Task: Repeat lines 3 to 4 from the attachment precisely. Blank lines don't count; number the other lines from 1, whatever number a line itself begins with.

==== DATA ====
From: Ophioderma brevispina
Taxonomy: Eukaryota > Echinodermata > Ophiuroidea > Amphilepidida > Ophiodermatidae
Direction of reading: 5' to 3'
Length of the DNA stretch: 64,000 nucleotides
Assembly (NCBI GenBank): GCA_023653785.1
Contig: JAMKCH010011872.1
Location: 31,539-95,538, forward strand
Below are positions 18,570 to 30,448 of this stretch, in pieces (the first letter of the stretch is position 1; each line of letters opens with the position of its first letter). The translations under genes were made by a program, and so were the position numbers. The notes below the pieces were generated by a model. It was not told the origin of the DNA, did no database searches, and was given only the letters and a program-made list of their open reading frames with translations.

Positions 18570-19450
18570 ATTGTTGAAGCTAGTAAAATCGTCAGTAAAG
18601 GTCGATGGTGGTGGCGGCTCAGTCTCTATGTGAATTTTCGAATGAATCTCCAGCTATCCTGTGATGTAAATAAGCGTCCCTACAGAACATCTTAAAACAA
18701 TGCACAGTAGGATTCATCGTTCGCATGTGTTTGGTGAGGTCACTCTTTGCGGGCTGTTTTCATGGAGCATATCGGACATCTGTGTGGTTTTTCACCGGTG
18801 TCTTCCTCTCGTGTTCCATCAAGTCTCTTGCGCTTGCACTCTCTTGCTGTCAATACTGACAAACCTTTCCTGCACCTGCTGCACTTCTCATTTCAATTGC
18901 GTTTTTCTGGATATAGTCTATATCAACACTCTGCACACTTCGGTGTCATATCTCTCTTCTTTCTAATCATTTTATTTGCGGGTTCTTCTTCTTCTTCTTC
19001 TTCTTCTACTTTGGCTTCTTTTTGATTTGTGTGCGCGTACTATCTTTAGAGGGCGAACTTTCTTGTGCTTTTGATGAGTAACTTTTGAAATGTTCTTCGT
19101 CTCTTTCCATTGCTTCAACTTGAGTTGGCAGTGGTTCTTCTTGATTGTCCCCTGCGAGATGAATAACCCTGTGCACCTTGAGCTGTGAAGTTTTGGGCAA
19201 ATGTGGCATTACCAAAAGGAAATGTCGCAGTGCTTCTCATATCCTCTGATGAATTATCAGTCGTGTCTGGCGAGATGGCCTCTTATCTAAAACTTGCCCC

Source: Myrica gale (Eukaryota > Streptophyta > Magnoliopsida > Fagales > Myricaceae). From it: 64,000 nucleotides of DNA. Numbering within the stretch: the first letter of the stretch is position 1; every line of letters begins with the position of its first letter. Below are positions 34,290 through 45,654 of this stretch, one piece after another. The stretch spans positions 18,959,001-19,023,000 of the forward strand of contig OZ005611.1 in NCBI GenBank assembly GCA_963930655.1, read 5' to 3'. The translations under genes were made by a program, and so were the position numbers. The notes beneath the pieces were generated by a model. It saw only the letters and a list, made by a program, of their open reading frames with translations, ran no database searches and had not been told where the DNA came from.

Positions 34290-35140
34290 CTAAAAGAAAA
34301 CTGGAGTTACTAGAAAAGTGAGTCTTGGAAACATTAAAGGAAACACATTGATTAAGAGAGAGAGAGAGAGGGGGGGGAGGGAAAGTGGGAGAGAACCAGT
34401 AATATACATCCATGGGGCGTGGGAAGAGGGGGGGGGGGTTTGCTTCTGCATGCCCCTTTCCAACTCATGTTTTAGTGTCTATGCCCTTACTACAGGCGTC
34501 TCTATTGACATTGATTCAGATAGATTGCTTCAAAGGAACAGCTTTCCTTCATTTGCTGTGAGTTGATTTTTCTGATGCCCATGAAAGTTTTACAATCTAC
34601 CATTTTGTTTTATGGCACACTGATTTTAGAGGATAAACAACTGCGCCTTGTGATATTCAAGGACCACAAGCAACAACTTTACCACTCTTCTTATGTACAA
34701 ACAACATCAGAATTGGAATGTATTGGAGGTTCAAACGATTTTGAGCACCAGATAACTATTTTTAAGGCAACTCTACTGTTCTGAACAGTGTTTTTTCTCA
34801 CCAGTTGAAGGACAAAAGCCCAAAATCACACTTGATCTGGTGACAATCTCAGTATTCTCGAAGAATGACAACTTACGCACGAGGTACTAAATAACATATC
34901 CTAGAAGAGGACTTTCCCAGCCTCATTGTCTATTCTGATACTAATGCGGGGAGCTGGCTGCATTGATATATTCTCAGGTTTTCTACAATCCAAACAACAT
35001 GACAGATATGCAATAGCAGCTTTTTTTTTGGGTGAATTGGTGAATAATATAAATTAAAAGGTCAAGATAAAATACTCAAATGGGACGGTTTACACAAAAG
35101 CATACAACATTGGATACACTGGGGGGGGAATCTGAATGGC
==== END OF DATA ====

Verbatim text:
Direction of reading: 5' to 3'
Length of the DNA stretch: 64,000 nucleotides